Updated 10:26 a.m. ET, Wednesday -- A reporter with the Fort Worth Star-Telegram tweeted that Tarrant County Sheriff Dee Anderson says Ethan Couch will not be returned to the U.S. today. His legal team has filed a motion to keep him in Mexico.
Updated 11:25 ET -- Tarrant County Sheriff Dee Anderson said Ethan Couch and his mother Tonya Couch threw something "akin to a going away party" before the pair fled the country.
In a news conference Tuesday, Anderson said investigators received information on Christmas Eve that helped them pinpoint the Puerto Vallarta area, where they were later detained by Mexican authorities. Ethan and his mother are still in Mexico.
Texas authorities are working to bring them back to the U.S., at which point Ethan Couch will be taken into custody in a juvenile facility and appear before a juvenile judge. The district attorney plans to pursue efforts to move his case to adult court.
An arrest warrant has been issued for Tonya Couch. Anderson said there is no information that the 18-year-old's father had any knowledge that the two planned to flee.
Original story - Ethan Couch and his mother Tonya Couch have been detained by authorities in the resort town of Puerto Vallarta, Mexico, the Tarrant County Texas district attorneys office confirmed Monday night.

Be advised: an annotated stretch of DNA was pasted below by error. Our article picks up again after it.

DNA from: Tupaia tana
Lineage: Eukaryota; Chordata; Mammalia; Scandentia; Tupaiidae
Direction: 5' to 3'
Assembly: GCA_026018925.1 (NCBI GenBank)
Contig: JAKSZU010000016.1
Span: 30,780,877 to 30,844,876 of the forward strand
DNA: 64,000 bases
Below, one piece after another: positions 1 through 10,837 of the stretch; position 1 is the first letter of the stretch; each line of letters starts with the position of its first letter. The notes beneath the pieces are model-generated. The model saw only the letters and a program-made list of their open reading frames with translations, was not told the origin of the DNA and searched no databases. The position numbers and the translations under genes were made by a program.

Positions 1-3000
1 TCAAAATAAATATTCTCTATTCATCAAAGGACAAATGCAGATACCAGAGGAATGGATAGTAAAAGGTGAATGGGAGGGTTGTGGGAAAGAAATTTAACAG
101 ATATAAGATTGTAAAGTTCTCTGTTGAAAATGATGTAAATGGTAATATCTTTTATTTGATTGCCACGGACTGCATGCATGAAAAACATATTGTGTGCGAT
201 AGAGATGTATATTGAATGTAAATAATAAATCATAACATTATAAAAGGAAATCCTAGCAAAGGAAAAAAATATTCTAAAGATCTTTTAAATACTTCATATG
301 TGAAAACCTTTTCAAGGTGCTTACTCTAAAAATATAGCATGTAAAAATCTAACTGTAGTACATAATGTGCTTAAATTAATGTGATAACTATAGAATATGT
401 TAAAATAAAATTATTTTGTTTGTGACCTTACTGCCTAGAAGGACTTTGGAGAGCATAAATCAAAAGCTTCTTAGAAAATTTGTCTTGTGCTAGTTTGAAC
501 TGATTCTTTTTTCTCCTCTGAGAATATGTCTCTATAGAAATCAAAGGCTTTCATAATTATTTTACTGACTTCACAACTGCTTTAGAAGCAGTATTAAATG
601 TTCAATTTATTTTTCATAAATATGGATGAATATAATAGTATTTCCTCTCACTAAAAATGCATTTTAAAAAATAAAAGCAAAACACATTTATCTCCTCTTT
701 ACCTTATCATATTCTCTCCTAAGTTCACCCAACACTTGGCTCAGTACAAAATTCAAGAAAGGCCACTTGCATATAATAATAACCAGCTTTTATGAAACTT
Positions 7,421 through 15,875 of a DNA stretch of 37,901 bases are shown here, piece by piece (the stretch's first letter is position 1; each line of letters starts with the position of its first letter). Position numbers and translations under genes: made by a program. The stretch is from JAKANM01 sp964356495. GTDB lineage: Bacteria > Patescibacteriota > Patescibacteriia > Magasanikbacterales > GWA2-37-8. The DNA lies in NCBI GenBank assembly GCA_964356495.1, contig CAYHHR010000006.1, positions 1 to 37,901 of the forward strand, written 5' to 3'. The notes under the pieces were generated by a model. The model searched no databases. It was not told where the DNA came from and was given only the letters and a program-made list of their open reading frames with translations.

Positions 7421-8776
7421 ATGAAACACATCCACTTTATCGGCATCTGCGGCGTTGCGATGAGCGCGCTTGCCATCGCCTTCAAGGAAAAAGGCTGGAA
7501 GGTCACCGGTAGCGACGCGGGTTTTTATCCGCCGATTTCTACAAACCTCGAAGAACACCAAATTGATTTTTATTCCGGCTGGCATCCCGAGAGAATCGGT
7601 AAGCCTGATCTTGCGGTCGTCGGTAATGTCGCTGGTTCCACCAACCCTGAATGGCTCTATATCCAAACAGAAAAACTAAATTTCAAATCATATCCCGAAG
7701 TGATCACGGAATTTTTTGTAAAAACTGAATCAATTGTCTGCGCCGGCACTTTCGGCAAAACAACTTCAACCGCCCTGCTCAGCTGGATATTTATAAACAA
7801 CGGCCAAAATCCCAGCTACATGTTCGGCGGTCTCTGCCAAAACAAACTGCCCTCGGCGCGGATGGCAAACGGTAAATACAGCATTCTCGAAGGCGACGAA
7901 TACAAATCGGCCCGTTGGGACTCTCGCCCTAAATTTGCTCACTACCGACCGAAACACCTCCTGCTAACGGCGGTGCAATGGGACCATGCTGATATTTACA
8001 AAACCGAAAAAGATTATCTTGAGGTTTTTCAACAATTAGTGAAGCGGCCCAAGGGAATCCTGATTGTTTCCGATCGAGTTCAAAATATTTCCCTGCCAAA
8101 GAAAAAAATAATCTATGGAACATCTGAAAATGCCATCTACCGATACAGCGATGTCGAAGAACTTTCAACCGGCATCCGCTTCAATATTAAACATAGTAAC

Couch was 16 when he drove into four people who were gathered around a stalled automobile in Texas in 2013, killing them and seriously wounding two others who were passengers in his truck. He was intoxicated at the time. Couch was sentenced to 10 years probation.
When he failed to report to his probation officer earlier this month, a warrant was issued for his arrest. Authorities suspected he was traveling with his mother.
Ethan Couch is alleged to have skipped out on probation after a video surfaced on social media that appeared to show him clapping at a party where alcohol was being served, a violation of his probation. U.S. Marshalls joined the search for Couch and his mother on Dec. 18.
During his trial, a psychologist testifying in his defense said the teen suffered from "affluenza" due to his privileged upbringing.
He is expected to be turned over to U.S. authorities.